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Date of Award

Spring 1994


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Document Type

Thesis: EWU Only

Degree Name

Master of Science (MS) in Computer Science


Computer Science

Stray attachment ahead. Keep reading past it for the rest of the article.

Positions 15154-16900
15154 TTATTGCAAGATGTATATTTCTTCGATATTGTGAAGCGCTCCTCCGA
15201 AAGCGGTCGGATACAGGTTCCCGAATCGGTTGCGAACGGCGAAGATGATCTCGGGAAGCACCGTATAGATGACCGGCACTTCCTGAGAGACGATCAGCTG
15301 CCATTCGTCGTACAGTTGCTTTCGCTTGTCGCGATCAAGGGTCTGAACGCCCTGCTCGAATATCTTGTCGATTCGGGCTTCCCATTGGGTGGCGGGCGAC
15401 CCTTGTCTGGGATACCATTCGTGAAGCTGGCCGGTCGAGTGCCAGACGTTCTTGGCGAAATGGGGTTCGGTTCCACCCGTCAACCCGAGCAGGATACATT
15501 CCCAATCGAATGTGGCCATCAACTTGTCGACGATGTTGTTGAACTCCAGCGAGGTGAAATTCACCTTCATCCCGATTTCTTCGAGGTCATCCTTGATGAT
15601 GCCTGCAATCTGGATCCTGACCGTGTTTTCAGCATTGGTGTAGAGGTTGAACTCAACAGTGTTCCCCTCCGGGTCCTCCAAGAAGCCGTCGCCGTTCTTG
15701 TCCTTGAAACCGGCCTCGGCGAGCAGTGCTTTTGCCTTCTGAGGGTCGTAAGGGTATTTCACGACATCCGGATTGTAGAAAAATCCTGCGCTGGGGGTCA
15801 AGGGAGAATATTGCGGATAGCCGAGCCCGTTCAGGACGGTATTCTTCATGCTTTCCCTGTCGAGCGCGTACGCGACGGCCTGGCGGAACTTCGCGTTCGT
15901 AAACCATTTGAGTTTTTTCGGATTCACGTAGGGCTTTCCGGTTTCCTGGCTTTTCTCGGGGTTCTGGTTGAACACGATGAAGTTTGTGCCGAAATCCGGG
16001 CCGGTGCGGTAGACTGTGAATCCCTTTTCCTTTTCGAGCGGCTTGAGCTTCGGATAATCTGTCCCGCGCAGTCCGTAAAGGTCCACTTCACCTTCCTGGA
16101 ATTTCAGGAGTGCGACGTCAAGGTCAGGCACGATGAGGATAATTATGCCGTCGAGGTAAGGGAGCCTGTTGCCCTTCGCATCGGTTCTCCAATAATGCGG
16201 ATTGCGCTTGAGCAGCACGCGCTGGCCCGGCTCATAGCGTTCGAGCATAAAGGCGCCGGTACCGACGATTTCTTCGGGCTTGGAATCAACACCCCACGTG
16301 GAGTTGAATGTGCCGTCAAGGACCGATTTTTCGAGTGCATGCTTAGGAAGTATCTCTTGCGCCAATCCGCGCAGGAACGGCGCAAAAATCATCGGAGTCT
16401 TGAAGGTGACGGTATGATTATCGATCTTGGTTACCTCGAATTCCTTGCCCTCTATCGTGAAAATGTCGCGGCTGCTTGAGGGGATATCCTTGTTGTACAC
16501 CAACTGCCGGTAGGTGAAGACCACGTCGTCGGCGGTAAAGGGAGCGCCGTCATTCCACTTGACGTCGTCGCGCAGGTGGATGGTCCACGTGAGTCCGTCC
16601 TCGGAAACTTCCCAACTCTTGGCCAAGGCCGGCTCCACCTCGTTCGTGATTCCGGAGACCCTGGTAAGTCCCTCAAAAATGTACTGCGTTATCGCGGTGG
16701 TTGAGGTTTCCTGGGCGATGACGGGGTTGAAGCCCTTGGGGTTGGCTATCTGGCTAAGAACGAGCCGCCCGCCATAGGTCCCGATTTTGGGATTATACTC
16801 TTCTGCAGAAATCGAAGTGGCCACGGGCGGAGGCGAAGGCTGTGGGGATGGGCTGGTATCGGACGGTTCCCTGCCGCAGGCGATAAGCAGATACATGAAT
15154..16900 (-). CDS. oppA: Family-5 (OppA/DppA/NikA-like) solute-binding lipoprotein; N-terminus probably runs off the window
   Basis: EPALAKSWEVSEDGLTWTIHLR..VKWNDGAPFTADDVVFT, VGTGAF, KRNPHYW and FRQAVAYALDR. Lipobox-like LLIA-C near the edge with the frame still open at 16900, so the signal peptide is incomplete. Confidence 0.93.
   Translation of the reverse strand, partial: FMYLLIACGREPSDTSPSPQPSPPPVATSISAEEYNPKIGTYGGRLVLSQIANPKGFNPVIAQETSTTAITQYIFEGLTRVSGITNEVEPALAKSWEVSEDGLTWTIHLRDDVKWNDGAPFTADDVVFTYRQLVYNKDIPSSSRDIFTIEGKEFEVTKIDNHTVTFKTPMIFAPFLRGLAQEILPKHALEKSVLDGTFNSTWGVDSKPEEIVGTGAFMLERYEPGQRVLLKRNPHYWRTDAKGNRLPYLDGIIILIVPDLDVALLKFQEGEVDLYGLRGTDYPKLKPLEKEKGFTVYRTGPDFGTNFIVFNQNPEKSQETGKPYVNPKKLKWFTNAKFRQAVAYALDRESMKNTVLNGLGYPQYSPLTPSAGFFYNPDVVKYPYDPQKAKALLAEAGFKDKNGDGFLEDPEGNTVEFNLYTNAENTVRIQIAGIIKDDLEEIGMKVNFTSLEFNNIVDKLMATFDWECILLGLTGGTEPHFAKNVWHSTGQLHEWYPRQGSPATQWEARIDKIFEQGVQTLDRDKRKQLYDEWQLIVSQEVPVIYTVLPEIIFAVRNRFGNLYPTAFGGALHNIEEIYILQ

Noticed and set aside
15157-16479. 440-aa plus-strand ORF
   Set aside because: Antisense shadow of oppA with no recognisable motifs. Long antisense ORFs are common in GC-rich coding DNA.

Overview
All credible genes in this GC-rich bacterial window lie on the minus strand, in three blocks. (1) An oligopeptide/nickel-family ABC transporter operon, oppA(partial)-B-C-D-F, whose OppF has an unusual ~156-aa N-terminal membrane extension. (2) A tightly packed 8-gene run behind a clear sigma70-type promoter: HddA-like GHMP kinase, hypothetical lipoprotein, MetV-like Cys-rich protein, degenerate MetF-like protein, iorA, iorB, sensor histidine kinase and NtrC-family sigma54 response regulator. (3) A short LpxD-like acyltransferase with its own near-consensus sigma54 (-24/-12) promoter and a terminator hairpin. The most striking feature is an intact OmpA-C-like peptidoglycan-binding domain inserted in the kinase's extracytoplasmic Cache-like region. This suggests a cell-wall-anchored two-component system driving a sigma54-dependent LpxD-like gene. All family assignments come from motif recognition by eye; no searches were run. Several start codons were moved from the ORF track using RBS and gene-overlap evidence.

One of the most important motivations behind computer graphics research is the generation and display of models. A particular area of research in modeling has developed in recent years involving the use of three dimensional images such as those created by Magnetic Resonance Imaging (MRI), and Computed Tomography (CT). An MRI or CT image presents data in the form of a three dimensional array of cubic elements called voxels. The array is created from individual slabs which have often been treated as two dimensional images. The development of segmentation and modeling methods which treat the images as truly three dimensional has relieved people from the task of trying to interpret three dimensional forms from two dimensional images. This thesis presents a new method for segmentation which facilitates the creation of topologically closed polygonal models of arbitrary complexity. The method, called cellular modeling, creates a non-polygonal model which behaves in a manner similar to an expanding soap bubble. The model is composed of uniform, identical elements called cells which replicate themselves in space, causing the model to grow. As the model comes in contact with possible features in an image, cells from the model remain in contact with the features, like a sticky film, while the rest of the model continues to grow. When modeling stops, the outer faces of the cells form a topologically closed boundary that may be transformed into a polygonal solid.